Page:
It’s Official, Chrysler is Now Just Chrysler

3 facts are evident today after the closing of the Cerberus takeover of Chrysler:

  1. Chrysler becomes one of the few privately owned car companies in the world, arguably the only major one.
  2. The U.S. debt market is clearly in bad shape with Chrysler doubling their participation in the financing to $2 billion.
  3. Jürgen Schremp goes down as the most disgraced CEO in the history of storied automaker, the company who’s founder invented the internal combustion automobile no less.

Lastly, Daimler should now do the right thing and restore the name "DaimlerBenz" instead of simply truncating "DaimlerChrysler" to "Daimler".

More on this topic (What's this?) Read more on Chrysler at Wikinvest

Microsoft Cuts Vista Price in Half

But only in China.

The price cut is the company’s latest effort to tackle the rampant software piracy in China, according to The Wall Street Journal. The theory is that if legitimate software costs less, people will be less likely to turn to pirated versions.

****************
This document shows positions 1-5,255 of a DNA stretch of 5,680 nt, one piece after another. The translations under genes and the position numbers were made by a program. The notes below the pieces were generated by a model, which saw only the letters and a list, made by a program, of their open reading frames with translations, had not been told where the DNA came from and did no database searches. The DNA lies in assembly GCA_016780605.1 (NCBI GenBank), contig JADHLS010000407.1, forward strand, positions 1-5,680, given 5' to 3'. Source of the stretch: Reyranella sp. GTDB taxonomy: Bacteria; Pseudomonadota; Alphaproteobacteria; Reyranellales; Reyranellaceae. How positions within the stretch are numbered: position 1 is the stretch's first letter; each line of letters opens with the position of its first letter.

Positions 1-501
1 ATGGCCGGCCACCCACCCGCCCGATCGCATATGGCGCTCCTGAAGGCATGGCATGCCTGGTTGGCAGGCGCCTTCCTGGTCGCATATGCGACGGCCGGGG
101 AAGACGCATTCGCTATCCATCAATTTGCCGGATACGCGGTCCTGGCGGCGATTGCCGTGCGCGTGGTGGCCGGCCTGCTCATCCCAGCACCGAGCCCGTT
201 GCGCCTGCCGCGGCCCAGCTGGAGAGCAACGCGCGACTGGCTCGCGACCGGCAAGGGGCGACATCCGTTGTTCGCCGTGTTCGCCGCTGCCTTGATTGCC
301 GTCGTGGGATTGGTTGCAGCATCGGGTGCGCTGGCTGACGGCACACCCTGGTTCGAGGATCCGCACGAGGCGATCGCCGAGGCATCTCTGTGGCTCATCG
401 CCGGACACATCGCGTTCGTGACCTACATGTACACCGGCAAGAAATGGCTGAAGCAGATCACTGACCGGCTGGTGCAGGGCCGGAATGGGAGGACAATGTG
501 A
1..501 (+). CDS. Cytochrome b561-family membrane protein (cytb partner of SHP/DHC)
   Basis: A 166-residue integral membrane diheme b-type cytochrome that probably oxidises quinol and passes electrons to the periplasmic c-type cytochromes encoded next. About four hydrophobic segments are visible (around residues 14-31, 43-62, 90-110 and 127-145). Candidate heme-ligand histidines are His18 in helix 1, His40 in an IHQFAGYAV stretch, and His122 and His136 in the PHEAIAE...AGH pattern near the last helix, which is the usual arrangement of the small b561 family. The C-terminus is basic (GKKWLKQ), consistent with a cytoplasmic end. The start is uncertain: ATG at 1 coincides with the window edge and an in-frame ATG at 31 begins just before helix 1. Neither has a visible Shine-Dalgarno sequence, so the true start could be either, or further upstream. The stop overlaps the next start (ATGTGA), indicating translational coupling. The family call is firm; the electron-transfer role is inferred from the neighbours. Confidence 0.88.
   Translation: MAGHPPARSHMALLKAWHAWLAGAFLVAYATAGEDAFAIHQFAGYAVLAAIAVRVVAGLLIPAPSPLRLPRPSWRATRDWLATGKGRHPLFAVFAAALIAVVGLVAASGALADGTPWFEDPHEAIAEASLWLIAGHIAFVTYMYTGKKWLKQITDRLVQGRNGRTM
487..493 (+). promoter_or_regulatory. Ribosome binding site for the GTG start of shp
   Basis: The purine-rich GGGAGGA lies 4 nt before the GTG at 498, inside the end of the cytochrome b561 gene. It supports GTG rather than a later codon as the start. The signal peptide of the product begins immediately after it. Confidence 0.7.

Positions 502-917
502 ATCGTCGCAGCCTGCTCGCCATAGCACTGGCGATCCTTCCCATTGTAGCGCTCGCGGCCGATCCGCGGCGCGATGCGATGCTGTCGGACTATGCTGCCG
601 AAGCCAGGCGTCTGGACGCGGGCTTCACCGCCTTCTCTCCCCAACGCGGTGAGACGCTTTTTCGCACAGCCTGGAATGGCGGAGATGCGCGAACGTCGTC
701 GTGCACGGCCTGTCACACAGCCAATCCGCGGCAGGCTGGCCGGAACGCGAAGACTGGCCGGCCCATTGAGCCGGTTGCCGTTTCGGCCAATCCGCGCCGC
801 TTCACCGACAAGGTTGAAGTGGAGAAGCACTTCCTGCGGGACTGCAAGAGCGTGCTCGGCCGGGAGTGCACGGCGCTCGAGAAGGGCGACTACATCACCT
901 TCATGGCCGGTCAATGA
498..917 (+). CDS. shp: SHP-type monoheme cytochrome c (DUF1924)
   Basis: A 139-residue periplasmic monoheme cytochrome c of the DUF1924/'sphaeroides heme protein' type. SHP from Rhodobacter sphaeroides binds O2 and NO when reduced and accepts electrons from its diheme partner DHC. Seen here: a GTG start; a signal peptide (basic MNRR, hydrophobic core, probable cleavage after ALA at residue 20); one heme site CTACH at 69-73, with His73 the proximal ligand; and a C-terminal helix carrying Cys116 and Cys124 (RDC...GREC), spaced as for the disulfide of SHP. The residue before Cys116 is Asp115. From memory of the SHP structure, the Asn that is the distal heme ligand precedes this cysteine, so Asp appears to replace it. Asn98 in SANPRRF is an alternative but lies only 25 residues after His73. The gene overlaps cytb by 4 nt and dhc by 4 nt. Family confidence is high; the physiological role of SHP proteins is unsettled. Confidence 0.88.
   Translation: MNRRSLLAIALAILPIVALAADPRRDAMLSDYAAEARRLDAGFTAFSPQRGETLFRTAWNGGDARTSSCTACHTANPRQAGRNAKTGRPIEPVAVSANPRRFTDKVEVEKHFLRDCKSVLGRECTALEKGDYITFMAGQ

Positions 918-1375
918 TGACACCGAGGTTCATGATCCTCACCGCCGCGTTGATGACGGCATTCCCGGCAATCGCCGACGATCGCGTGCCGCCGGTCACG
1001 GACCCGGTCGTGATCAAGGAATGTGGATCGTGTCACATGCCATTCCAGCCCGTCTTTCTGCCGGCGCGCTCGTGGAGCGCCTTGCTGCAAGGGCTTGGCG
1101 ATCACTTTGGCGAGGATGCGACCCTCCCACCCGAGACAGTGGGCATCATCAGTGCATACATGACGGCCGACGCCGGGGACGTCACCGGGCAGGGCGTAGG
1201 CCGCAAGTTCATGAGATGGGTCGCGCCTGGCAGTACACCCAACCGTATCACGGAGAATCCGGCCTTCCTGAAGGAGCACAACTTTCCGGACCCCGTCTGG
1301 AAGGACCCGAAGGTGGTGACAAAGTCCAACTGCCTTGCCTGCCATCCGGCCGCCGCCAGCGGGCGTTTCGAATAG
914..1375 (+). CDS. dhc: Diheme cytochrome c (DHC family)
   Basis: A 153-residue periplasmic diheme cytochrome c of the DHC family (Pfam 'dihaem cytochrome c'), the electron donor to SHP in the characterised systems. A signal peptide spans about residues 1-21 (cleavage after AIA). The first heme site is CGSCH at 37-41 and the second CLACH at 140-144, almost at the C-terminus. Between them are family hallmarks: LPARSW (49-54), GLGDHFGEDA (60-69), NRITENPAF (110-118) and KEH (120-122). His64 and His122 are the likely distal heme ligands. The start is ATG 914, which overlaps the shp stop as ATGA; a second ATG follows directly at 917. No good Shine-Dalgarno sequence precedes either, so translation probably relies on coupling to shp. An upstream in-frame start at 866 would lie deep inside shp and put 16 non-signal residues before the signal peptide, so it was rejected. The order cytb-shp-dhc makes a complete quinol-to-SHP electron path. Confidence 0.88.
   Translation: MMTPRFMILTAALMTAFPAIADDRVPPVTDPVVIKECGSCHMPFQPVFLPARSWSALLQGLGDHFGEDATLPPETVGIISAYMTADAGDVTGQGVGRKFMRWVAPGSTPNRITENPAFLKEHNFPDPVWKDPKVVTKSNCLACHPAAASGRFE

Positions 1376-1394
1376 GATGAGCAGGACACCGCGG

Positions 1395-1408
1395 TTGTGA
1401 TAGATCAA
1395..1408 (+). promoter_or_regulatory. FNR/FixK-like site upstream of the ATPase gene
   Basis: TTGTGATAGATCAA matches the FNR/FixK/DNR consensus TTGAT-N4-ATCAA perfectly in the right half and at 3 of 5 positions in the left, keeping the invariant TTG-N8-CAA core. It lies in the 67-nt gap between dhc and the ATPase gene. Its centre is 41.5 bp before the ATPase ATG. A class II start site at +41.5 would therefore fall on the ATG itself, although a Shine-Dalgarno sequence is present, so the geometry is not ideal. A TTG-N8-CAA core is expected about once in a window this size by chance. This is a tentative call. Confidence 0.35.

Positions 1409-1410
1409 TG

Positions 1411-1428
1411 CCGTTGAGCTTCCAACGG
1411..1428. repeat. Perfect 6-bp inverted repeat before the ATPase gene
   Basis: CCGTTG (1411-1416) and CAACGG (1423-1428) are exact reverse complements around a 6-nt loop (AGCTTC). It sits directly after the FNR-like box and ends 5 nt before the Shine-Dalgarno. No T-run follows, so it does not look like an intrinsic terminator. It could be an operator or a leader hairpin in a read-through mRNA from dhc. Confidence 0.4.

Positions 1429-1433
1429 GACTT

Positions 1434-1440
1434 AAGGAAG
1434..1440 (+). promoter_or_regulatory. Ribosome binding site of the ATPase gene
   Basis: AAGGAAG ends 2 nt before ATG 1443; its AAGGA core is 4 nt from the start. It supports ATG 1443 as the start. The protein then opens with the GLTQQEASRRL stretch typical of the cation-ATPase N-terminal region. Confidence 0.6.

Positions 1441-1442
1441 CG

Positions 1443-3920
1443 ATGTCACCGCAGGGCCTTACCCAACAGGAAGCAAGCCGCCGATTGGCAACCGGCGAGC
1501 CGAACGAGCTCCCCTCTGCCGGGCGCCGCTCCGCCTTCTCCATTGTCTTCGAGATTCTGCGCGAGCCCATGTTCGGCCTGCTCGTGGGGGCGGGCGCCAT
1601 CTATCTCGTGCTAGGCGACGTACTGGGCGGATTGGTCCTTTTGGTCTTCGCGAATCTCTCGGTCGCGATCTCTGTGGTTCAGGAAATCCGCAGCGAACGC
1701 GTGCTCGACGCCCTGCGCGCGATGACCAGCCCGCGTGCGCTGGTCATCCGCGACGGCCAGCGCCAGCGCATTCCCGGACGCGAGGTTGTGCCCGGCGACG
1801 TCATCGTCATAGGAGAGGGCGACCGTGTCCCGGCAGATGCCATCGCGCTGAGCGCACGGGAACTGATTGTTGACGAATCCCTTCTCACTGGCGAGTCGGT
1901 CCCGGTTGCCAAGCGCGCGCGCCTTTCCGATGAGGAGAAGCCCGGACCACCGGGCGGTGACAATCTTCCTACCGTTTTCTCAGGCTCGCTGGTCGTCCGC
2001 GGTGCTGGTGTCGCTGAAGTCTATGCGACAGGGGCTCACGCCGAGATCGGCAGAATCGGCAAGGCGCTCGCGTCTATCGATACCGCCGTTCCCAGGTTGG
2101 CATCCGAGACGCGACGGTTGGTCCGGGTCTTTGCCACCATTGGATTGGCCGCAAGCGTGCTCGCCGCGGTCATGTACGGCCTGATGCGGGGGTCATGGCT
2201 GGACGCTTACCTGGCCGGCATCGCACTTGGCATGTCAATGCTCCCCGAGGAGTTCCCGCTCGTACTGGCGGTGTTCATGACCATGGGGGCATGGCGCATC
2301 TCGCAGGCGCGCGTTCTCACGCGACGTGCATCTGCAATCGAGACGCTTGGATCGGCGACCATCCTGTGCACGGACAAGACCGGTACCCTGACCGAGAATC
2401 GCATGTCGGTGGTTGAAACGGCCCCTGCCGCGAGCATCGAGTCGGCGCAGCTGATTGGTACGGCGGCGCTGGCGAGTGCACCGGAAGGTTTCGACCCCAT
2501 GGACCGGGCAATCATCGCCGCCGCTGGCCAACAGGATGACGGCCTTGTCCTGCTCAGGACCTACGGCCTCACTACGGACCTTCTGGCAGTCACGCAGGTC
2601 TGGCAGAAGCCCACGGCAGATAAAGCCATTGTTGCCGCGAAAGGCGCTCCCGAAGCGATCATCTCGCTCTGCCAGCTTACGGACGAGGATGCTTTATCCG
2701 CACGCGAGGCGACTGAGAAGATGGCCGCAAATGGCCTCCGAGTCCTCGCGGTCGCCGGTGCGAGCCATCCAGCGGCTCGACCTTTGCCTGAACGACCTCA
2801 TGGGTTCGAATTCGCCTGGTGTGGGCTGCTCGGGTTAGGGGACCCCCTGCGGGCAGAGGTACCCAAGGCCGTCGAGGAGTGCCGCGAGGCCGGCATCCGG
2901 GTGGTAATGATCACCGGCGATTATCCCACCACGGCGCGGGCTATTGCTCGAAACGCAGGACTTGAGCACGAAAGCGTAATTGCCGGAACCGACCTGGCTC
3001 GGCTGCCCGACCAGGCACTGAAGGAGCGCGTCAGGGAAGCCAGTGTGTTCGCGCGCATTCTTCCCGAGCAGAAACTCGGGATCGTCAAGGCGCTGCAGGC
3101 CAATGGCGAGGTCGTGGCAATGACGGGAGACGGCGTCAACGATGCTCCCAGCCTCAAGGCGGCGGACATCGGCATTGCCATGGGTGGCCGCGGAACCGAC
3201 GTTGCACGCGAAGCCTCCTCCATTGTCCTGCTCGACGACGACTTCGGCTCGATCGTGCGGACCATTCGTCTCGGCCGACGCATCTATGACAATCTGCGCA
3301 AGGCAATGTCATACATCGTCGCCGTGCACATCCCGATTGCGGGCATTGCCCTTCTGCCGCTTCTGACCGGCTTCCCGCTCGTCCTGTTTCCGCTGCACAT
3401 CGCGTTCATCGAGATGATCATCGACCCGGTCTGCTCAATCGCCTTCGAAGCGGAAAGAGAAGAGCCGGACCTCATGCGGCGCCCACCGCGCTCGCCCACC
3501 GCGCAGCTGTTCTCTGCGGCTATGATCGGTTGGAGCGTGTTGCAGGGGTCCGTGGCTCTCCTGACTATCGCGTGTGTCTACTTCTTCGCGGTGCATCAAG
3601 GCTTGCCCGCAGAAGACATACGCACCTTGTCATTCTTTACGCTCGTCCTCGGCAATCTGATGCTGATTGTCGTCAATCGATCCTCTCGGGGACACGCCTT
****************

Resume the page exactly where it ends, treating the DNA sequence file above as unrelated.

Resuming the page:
Or it could be an effort to thwart the rise of Linux in China.

China would like to force Chinese to pay full price for Microsoft products, thus forcing more people to use Linux.

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The NYTimes Admits Price Controls are Bad

The NYTimes notices the developing crisis in Zimbabwe, observing that the economy ground to a halt a long time ago and has been receding ever since meaning people don’t have jobs, money, food, or gasoline.

What I could not help but notice is that the Grey Lady admits that managed economies are bad.

"Robert G. Mugabe has ruled over this battered nation, his every wish endorsed by Parliament and enforced by the police and soldiers, for more than 27 years. It appears, however, that not even an unchallenged autocrat can repeal the laws of supply and demand."

Now I’m left to wonder if the editors at the Times will pull this up the next time they cover a proposal for windfall profits taxes or pharamceutical price controls?

"Moreover, the manufacturer said, suppliers of fabric have also been ordered to cut their prices, even as inflation and problems like power failures have raised their costs. Once their existing stock of fabric is exhausted, he said, there is little incentive for them to make more."

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